The most welcome fund raising efforts by our supporters include Gwyneth Powell’s prize of £250 for almost winning in the BBC’s Pointless Celebrities. The show featured some of the characters in the long-running 1980’s soap opera, Grange Hill, in which Gwyneth starred as the headmistress Mrs.McClusky. She kindly nominated the Venkat Trust to be the beneficiary which, of course, got a mention from Alexander Armstrong. Roger Pennington took part in Ride London, pedalling his way around the capital for 100 miles, Tamsin Matheson held a barbecue in Scotland, once again Kevin Ross undertook a sponsored walk and Expat Academy held a raffle at their annual conference. Very many thanks to you all. All your contributions have been very gratefully received.
Even the washing machine is decorated with flowers
JR and Aarthi taking part in the festival
The Hindus love their festivals and hardly a week goes by without one. I took part in the Ayudha Pooja which means the worship of instruments. Cars, buses, tuktuks, tools, musical instruments, books and even washing machines (not many in Kovalam) are venerated and adorned with flowers and banana leaves. The courtyard of the Janakiraman Community Hall was decorated with fruit, rice, sweets, books and car keys to honour Saraswathi, the goddess of education and instruments.  
Christmas Shopping List
As our undergraduate and postgrad numbers increase, so too, of course, do our costs. Contributions to our university fund to help pay students’ fees would be very much appreciated. 

As ever more sponsors are needed as there are always more deprived children desperately hoping for sponsorship. See our website f or more details.

Standing orders to go towards our general costs are always very welcome.
Thank you for any further help you can give us – and thank you for the help you already give us.
VMT Achievements
1 High School for 1000 pupils, 2 Primary School buildings - The Ganesh Building and Dining Hall, 1 Janakiraman Community Hall, 72 undergraduates and postgraduates, 63 graduates, 400 sponsored children, 80 subsidised students at the Primary School, 2 sports grounds, 1 cricket bowling machine and nets, 2 English teachers, 1 Tamil Teacher, 2 PE Teachers, 1 IT teacher, 1 Snooker Room, 2 snooker tables, snooker coach, 1 English language audio/visual lab and teacher, 1 Music Room and music teacher, 13 desktop computers and 16 laptops, 5500 books at High School library, libraries at Primary School and Community Hall, 1 fully equipped science lab, 1 bus for the High School, 850 sets of uniforms twice a year, 300 pairs of sandals and school bags, 2200 sets of text books and stationery twice a year, 1 LCD projector at High School, 2 electricity generators, 3 children’s excursions a year, Lots of wells, walls, water pumps, desks and benches, tables, lockers, fans …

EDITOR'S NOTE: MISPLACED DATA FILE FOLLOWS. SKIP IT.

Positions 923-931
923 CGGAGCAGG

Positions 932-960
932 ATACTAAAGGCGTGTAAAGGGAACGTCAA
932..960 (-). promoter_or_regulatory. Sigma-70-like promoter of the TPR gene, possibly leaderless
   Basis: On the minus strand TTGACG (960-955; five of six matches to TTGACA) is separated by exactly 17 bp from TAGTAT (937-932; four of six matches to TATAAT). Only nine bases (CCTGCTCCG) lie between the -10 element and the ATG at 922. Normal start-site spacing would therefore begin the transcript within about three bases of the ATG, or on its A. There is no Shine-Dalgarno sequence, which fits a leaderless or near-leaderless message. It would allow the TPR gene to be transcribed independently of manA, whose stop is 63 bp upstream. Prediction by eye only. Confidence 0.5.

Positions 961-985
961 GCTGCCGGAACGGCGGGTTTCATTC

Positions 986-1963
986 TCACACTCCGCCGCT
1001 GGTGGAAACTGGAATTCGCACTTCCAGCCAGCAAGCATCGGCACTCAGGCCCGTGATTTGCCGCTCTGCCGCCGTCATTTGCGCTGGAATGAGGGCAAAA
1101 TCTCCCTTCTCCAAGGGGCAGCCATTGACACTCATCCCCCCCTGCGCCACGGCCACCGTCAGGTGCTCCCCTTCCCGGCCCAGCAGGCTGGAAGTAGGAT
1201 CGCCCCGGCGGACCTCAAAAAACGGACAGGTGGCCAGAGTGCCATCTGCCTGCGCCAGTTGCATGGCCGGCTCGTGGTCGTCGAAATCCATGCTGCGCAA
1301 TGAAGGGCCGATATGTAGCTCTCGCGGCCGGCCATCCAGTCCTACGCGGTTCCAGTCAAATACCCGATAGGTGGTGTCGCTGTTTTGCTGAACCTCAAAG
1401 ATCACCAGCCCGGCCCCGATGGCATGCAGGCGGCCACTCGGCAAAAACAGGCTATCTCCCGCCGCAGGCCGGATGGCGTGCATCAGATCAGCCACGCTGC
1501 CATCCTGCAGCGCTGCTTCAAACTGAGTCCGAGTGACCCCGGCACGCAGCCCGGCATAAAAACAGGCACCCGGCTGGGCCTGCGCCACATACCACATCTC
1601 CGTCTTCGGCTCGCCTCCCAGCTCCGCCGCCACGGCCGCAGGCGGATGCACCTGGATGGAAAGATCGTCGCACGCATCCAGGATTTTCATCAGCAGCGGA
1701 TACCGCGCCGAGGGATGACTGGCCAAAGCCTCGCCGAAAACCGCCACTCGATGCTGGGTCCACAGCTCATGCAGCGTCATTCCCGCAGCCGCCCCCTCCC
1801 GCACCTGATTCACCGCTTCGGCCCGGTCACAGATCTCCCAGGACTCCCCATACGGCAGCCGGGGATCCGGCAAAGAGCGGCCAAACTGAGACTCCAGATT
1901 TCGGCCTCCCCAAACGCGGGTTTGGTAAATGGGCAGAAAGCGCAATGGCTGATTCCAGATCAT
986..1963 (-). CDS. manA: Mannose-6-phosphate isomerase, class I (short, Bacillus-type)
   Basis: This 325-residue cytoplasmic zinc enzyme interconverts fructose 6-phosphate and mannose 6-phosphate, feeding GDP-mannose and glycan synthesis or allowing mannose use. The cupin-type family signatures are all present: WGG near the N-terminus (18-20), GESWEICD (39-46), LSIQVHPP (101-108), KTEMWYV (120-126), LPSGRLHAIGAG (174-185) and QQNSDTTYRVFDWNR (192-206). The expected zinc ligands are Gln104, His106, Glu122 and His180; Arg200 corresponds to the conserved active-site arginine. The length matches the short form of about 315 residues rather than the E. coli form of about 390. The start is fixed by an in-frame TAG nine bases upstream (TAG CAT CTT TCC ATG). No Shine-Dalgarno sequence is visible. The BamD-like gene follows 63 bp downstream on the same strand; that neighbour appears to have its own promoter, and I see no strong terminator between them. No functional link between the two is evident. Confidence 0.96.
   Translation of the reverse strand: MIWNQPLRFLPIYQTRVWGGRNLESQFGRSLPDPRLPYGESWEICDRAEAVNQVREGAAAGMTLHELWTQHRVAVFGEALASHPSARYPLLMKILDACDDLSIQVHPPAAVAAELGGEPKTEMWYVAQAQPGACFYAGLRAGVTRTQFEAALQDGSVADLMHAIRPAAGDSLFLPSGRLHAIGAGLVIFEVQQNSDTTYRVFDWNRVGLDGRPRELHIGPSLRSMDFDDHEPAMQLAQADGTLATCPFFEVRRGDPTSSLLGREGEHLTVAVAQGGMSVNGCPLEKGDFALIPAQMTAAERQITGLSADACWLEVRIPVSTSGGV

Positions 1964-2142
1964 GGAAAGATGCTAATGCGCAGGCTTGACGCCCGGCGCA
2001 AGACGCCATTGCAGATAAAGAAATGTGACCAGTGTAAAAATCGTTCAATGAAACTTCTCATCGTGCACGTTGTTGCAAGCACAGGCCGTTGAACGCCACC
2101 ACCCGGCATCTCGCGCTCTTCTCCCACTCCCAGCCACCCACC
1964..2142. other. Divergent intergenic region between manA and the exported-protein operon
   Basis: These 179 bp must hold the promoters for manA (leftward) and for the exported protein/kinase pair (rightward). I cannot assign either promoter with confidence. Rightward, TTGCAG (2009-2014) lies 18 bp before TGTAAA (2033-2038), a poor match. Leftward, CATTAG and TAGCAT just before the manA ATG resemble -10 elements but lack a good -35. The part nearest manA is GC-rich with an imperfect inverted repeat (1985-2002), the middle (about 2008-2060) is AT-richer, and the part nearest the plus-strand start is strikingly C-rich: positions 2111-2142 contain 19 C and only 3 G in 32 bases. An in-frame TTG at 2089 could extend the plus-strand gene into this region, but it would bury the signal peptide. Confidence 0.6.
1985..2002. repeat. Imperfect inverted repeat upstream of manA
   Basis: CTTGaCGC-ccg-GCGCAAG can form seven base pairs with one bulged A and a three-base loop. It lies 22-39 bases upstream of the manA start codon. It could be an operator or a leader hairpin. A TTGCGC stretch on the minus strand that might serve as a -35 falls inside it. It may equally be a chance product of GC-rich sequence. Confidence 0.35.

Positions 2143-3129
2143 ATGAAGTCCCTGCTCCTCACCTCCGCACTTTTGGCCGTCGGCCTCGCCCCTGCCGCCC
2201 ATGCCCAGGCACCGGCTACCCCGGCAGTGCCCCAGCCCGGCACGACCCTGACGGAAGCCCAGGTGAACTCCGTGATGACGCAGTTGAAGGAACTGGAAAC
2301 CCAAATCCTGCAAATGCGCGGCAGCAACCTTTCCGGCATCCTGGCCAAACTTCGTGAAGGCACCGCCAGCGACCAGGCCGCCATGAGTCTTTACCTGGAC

And Please Note...
A reminder:   our PO Box number is now obsolete and all mail should now be sent to our office at 12 Westbourne Gardens, Hove BN3 5PP.
About Us
When the Venkat Trust was set up in 2004, the only free education for the children of Kovalam, a poor fishing village near Chennai, was a dilapidated primary school. It has since been transformed into a village of educational excellence, offering opportunities for all its children and young people to realise their potential and see an end to the poverty which has blighted their families for generations.
DONATIONS are very gratefully received and are always put to excellent use in Kovalam. They can be sent by cheque to 12 Westbourne Gardens, Hove BN3 5PP, online to Venkat Trust, sort code 40-24-10, account number 11349406 or through our website, . Sponsorship enquiries should be sent to [email protected]
Special Thanks
Our thanks go to Expat Academy for the printing and distribution of our newsletters and Sandra Huggett for her admirable administrative help.
The Venkatraman Memorial Trust is a registered charity No.1104363
12 Westbourne Gardens, Hove BN3 5PP
| Tel: 01273 719362
| e-mail:  [email protected] | website:
UK Trustees: Sylvia Holder, Lindsay Swan, Sarah Da Silva, Nick Goslett, John Whelan
Kovalam Trustees: Janakiraman (JR), M. Ali